For business wear, blending in is key. This is where clothing that performs but doesn’t look technical is of upmost importance (this means no visible zippers, weird pockets, garish logos, or overly shiny fabric). For the purposes of this guide, business wear means business casual with an occasional blazer or suit.
Since business wear often needs to travel well be sure to check our Travel Guides as well.
When looking for fabrics that can look like traditional business apparel it is important to pay attention to the sheen of the fabric. If it has that technical “shine” you will be hard pressed to ever make it blend into a typical business casual outfit (except for maybe a polo shirt, as standard polyester golf shirts have become acceptable).
You won’t find better pants than OUTLIER Futureworks. They are made with a two-way stretch nylon fabric with a DWR coating. They don’t look like technical pants but breathe and move like them. They are extremely comfortable in warm weather and don’t feel too cold in the winter. While they don’t drape quite like cotton chinos they will pass for them with no problem. When a belt is needed, the Mission Belt Leather Belt does a nice job while looking sharp. Wicking underwear will also help make you much more comfortable, my choice is anything from the ExOfficio Give-N-Go line.
My favorite button-down shirt is from Wool & Prince (our review). Made from 100% merino wool, this shirt can go multiple days between washes. Depending on the color, these shirts look just like a cotton button-down or oxford. As far as polos, I haven’t found one I love yet (but look for reviews coming this summer). For an undershirt you can’t beat the Icebreaker Anatomica Short Sleeve V.
As far as a blazer goes, the Wool & Prince Blazer (our review is my go to when I need to dress up and outfit. Made from 100% merino wool and only partially lined, it performs well in most climates and resists wrinkles and odors.
I am currently wearing either Cole Haan Jefferson Grand Cap Oxford shoes or the Allen Edmonds Higgins Mill Boot. While I don’t love the leather on my Cole Haan shoes, they are comfortable and I will keep them until they wear out. The boots are very comfortable and the Chromexcel leather is great. Thanks to the ability to resole (most) Allen Edmonds shoes and boots these will be with me for a long time. Socks are important to keep your feet dry and comfortable and my favorite is the Darn Tough dress sock (merino blend).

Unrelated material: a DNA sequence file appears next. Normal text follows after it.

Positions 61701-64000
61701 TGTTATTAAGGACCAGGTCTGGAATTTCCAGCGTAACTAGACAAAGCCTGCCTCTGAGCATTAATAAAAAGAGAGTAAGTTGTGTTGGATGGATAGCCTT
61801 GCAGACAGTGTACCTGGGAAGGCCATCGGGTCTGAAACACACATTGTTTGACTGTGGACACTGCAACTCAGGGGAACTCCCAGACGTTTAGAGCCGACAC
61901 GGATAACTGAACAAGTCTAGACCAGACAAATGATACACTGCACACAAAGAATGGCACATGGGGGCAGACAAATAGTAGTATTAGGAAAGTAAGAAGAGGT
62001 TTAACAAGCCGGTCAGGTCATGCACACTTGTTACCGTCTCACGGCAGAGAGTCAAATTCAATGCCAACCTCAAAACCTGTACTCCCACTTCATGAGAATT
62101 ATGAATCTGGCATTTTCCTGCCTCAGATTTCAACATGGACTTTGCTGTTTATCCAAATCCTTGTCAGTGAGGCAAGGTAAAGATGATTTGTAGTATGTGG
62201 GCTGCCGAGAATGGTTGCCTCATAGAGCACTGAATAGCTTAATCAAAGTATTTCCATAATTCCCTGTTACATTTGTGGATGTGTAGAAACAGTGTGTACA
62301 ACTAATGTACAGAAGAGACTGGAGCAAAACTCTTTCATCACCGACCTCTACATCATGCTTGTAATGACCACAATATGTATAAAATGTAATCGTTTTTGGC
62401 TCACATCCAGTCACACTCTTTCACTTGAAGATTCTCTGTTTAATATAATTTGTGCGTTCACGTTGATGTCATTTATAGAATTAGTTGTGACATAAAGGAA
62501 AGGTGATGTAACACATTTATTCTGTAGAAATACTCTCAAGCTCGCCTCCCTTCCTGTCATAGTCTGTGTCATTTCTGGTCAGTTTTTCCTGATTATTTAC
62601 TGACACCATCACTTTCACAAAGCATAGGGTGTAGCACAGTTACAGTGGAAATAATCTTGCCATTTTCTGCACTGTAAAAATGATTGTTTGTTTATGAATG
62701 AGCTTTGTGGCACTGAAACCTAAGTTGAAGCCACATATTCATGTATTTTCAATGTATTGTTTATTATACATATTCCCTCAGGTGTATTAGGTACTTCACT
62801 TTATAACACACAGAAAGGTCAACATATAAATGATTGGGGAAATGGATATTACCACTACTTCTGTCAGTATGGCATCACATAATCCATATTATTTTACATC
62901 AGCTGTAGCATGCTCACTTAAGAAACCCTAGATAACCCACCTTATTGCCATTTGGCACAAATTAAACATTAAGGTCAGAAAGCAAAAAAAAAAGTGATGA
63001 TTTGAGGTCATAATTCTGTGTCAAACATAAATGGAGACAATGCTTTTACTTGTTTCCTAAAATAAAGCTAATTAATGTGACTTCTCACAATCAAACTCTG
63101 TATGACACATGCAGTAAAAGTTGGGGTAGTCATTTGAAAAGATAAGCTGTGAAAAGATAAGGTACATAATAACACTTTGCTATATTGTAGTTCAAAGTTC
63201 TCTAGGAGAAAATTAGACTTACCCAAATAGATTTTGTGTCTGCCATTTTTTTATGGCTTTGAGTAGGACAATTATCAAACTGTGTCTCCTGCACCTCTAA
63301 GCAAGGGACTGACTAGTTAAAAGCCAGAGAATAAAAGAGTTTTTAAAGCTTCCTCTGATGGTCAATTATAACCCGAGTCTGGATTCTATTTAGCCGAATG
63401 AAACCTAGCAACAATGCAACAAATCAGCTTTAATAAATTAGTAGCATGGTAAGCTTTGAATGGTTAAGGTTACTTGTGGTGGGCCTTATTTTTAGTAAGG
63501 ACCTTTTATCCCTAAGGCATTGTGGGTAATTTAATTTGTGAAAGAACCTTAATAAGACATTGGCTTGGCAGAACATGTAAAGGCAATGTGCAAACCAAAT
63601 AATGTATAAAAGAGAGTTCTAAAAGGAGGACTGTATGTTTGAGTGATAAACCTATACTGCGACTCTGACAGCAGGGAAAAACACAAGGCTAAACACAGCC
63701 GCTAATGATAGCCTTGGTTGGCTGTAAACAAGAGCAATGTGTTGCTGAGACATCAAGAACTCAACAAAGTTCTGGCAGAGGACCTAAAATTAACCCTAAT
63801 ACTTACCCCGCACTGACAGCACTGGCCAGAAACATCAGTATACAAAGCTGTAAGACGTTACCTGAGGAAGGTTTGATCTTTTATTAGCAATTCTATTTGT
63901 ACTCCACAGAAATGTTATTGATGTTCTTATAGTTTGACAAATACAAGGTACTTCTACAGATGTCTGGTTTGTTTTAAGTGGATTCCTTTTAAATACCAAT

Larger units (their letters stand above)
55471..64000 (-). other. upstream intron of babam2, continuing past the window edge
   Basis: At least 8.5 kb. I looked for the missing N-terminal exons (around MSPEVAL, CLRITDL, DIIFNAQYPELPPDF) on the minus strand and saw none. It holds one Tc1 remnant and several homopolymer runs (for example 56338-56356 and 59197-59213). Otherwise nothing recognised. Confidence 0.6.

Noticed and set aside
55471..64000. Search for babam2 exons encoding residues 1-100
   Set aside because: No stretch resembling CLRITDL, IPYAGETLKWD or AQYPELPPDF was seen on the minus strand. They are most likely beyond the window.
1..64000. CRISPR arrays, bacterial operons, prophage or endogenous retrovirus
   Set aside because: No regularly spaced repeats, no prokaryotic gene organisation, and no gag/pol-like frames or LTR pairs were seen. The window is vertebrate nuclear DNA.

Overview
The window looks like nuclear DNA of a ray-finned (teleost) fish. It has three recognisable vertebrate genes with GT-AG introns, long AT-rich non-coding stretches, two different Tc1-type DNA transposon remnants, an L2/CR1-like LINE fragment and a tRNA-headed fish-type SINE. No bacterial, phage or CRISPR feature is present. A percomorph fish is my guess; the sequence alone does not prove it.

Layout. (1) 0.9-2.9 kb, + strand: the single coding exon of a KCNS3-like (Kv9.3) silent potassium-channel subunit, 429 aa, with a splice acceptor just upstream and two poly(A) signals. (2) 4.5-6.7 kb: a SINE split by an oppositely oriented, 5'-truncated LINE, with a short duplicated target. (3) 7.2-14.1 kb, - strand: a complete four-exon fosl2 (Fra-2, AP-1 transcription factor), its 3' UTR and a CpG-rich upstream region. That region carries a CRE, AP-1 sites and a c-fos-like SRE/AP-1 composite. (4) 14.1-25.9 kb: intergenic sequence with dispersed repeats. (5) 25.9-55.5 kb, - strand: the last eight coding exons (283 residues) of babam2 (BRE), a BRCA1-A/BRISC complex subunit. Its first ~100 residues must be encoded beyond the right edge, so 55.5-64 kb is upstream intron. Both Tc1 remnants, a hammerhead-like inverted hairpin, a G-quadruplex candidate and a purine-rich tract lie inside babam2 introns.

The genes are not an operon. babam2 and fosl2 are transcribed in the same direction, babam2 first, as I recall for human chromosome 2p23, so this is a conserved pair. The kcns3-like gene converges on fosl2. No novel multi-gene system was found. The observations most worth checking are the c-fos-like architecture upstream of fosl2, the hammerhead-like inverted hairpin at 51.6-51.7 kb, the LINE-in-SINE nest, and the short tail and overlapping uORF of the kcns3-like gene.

My picks are basically the same as Steve’s. The OUTLIER Futureworks are hands down the best business casual pants I’ve found — especially true when you want a pair of pants to fly in. The two best colors are Sandstorm and Dark Navy, for blending in with normal pants. Another good option is Bluffworks’ Grammercy Pants (our review) — it has a bit of sheen, but the color variation on the fabric softens that. They are very comfortable and offer a bit of a different look with much better availability than Futureworks. I pair all my pants with a Slidebelt when needed, I prefer their top grain leather, but the vegan leather belts hold up much better while only being slightly less comfortable.
For shirting, again I agree with Steve on this. Wool & Prince has cornered the market on making mens’ button down and button up shirts out of merino wool which somehow look “right”. A huge issue with most performance shirting is that it either looks like you are about to go work out, or it is too casual for the office. Most of Outlier’s shirt offerings fall into the too casual look, but if your office is somewhere below business casual, you’ll be good to go with most of their shirts (just not the linen). Lastly, Bluffworks’ Meridian Dress Shirt (our review) is stellar. They don’t have many color options, but the shirt drapes very well, is very comfortable, and doesn’t look synthetic at all. I tend to travel with one as a backup to the Wool & Prince, and it is hands down my pick for a non-merino shirt.
If I need to throw a sport coat on to dress up a look, the Bluffworks Grammercy Blazer (our review) is my go to. In warmer climates I have a Taylor Stitch Telegraph blazer (our review) which is made from linen — however that is a much more casual look. There’s also the Wool & Prince Blazer (our review) you could wear which is made from merino. The issue with some of these blazers is that they can be harder to pair color wise, and “performance” sport coats do not offer a ton of advantages over a most standard sport coats you buy (unless you care a lot about extra pockets).
My go to shoes are always the Clarks Desert Boots. I wear them 90% of the time I go into an office. Sometimes I will swap out to a pair of Cole Haan’s I bought a long time ago which have a rubber sole and a Nike Air system in them to keep the comfortable. Most people don’t look at you feet, so I tend to wear the desert boots and make sure they are in good shape and clean. For underwear I only wear ExOfficio Give-N-Go Boxers and wear Darn Tough dress socks for these occasions. Like Steve, if I need an undershirt I wear the Anatomica V-neck, but most of the time I forgo an undershirt in office settings.
Comfort aside, a huge bonus with wearing these clothes in an office is that they resist stains and wrinkles. At the end of the day where your coworkers’ cotton is going to be showing wrinkles in the arms and knees, and perhaps the thighs have a few dots of their lunch — your clothes will look the same as they did when you put them on. Even after 5 hour flights, it’s hard to tell that the clothes have been through that much sitting and contorting.